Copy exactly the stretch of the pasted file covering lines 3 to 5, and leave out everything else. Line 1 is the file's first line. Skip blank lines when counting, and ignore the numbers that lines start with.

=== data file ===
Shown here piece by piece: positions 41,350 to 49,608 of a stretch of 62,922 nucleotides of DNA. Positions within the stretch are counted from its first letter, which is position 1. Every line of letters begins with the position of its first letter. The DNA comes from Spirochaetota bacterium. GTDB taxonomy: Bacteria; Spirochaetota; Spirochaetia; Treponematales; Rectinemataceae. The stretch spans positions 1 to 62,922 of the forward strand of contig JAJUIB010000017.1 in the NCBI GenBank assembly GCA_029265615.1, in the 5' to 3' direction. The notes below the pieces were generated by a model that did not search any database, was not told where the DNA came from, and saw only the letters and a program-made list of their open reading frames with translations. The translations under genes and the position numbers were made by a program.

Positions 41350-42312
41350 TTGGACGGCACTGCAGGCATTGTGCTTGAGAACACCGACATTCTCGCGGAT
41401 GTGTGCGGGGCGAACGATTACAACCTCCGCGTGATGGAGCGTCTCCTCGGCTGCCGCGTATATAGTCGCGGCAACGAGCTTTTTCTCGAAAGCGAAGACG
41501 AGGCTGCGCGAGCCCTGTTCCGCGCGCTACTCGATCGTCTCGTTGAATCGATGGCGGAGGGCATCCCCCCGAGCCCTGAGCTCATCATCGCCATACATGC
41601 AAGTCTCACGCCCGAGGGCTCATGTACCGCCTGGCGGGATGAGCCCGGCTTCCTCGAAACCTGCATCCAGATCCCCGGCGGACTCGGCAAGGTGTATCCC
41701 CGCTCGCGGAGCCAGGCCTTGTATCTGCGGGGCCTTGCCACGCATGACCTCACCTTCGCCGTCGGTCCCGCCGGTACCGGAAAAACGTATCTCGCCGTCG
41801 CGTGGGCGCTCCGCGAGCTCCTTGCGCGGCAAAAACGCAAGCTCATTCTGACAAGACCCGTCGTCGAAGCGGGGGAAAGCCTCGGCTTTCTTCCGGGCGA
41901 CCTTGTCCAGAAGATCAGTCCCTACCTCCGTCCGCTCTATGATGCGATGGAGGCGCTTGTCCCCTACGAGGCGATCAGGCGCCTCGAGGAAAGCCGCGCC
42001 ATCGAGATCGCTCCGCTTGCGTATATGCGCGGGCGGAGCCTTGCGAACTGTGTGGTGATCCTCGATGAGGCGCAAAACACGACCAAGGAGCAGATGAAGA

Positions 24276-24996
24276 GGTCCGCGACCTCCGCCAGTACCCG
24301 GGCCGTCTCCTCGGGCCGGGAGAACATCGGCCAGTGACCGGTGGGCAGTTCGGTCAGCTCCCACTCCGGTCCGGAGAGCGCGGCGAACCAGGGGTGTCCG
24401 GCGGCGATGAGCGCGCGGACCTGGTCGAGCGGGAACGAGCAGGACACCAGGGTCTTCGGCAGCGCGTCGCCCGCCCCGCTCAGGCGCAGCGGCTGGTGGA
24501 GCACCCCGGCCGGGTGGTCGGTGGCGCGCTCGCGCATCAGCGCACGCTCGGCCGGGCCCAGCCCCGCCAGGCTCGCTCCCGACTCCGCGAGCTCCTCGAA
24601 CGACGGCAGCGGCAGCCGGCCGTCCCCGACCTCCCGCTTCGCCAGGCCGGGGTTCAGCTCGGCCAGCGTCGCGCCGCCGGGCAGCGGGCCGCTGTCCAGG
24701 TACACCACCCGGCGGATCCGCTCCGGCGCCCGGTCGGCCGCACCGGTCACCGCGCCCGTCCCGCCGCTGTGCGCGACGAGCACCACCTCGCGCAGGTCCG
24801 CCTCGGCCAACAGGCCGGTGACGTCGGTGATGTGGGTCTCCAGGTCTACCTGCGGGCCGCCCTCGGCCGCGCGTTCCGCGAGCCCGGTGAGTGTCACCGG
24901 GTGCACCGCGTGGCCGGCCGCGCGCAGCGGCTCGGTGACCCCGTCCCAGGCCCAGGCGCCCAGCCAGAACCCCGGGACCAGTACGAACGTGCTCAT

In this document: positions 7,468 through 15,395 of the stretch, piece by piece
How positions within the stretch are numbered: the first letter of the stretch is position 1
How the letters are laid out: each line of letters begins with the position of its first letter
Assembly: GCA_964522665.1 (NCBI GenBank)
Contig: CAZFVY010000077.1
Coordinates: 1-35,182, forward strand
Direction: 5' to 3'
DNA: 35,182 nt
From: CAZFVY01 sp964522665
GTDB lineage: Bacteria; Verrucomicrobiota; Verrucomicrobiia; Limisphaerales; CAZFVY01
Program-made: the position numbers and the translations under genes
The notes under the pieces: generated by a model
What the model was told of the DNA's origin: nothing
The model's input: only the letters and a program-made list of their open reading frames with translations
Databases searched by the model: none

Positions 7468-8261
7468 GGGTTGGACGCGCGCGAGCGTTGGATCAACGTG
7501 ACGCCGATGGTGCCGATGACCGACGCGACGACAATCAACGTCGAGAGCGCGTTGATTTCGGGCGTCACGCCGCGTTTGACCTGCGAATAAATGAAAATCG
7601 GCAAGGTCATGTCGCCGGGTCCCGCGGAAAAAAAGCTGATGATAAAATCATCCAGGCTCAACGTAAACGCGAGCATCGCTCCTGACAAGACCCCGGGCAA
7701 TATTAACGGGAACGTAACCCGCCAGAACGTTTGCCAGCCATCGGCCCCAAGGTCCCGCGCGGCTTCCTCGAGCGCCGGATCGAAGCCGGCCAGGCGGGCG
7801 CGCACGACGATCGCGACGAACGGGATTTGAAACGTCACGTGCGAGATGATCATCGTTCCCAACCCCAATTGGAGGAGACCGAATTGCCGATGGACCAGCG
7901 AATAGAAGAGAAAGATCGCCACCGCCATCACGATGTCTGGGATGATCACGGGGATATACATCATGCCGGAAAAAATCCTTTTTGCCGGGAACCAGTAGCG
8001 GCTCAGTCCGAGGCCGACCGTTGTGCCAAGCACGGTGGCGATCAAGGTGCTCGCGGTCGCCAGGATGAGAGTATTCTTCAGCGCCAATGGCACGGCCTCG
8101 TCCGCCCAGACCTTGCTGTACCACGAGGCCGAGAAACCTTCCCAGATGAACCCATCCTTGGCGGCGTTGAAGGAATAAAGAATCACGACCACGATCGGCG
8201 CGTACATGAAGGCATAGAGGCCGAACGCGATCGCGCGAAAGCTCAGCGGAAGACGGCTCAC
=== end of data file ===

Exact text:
41350 TTGGACGGCACTGCAGGCATTGTGCTTGAGAACACCGACATTCTCGCGGAT
41401 GTGTGCGGGGCGAACGATTACAACCTCCGCGTGATGGAGCGTCTCCTCGGCTGCCGCGTATATAGTCGCGGCAACGAGCTTTTTCTCGAAAGCGAAGACG
41501 AGGCTGCGCGAGCCCTGTTCCGCGCGCTACTCGATCGTCTCGTTGAATCGATGGCGGAGGGCATCCCCCCGAGCCCTGAGCTCATCATCGCCATACATGC